# power supply max current

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suppose you have a power supply but don't know what is the maximum current
it can deliver. how would you find out what the max current is?

Re: power supply max current

"Warren Thai"

BTW

Kindly only post questions with the relevant context included in future  -

......   Phil

Re: power supply max current

so power supplies don't apply to electronics huh?
why be so rude for?
everyone should ignore this guy

current

Re: power supply max current

Everyone does ignore him.

Re: power supply max current

"Friday"

** FUCK  OFF   -  WOG   TROLL.

.......  Phil

Re: power supply max current

Load it little by little until the voltage drops.  Then back off about 10%
for a safety margin.

Re: power supply max current

What sort of power supply? More details would help, otherwise Lord
Garth's reply is about the best you'll get. For instance, is it linear or
switching?

... Johnny

Re: power supply max current

Its a ac plug pack, the ones you use to power electronic keyboards or
computer speakers etc. The label has been removed a long time ago. I know
the voltage by measuring with a multimeter. I'm after an experimental way of
determining its maximum output current.

current

Re: power supply max current

"Warren Thai"

**  So  NOT  a  "power supply "  at all  -   just a transformer.

Now,  WHY  was it  Sooooooo  hard to DRAG that tiny fact OUT of  YOU  ????

** The VA ratings of transformers are determined by temperature rise alone.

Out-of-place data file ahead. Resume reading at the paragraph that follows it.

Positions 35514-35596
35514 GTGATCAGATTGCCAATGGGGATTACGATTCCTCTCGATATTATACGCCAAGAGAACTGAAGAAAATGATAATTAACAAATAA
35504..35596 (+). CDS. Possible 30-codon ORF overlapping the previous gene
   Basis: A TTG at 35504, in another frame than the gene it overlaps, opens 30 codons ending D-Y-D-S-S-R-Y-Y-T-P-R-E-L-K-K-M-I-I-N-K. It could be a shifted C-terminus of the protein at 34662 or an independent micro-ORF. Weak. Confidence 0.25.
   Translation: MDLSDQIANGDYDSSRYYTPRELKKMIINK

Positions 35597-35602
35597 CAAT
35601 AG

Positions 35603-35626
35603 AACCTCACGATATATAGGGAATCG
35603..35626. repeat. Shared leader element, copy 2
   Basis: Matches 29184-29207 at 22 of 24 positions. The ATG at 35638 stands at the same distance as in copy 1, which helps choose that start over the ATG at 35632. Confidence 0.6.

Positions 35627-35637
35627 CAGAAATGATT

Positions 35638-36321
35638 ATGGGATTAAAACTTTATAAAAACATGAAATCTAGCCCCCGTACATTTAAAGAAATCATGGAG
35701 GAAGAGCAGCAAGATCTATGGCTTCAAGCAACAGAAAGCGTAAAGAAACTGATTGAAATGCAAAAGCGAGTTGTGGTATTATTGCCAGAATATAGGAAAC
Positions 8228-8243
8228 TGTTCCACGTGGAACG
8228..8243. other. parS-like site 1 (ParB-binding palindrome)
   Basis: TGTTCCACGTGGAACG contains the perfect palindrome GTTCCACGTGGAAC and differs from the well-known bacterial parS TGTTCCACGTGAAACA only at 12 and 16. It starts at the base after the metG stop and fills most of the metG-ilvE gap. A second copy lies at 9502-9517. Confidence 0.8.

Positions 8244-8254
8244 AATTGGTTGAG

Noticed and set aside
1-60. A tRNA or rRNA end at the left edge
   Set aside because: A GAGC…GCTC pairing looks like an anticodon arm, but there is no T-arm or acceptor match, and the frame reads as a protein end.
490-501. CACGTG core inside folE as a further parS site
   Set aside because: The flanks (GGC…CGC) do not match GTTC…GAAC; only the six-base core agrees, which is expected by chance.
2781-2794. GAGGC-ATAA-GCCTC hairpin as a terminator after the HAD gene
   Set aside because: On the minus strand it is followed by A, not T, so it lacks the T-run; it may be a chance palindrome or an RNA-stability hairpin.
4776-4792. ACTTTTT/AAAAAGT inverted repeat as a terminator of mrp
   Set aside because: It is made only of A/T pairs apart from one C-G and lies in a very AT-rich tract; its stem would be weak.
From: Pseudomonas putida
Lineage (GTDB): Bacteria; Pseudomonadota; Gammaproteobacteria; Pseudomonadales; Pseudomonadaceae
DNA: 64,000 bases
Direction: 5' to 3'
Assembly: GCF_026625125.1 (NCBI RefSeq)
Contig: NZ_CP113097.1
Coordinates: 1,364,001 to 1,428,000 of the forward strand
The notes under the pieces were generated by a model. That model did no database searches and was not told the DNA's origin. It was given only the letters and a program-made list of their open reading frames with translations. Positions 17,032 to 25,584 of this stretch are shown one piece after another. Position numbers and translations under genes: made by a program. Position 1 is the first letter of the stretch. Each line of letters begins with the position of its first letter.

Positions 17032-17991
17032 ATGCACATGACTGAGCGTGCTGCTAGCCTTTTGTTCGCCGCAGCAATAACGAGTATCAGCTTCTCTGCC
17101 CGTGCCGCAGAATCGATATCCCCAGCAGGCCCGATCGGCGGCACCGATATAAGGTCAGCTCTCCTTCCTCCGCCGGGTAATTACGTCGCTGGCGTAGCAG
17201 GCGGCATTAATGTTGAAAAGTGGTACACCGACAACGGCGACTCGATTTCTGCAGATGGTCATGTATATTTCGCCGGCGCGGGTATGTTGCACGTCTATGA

The primary side resistance is your guide to VA rating and temp rise.

6 VA  =  about 800 ohms at room temp.

10 VA  =  about 450 ohms at room temp.

15 VA   =  about 240 ohms, at room temp.

20 VA  =   about 140 ohms, at room temp.

Apply a load resistance that draws a VA in line with the above table, then
let the unit heat up - check it now and then.

The temp rise is OK if the primary resistance increases by no more than 30 %
of its room temp value after an hour or so  - jut un-plug the unit and
quickly apply your DMM leads to the AC plug to measure ohms.

A 30 % increase corresponds to a rise of  76 degrees C,  since the tempco of
copper is 0.39 % per C.

.......   Phil

Re: power supply max current

Find the output power in watts and divide it by the output voltage.

Re: power supply max current

put finger to keyboard and composed:

If it is linear, then it may have a current sense/limit circuit, in
which case you would find the value of the appropriate resistor and
consult the datasheet for the regulator. Otherwise, if the CL circuit
relies on turning on a PN junction, then use 0.6V as the limiting
voltage and do the arithmetic. You may need to do a little reverse
engineering if other arrangements are used. Alternatively you could
just keep loading the supply until it droops and hope nothing breaks.

If the supply is a switchmode type, then its absolute maximum rating
would be less than or equal to the rating of the diodes on the
secondary side. I suspect you may be able to estimate the max current
by measuring the switching frequency, allowing for a certain max
ripple, and then calculating the current draw that would produce this
amount of ripple in the output cap.

- Franc Zabkar
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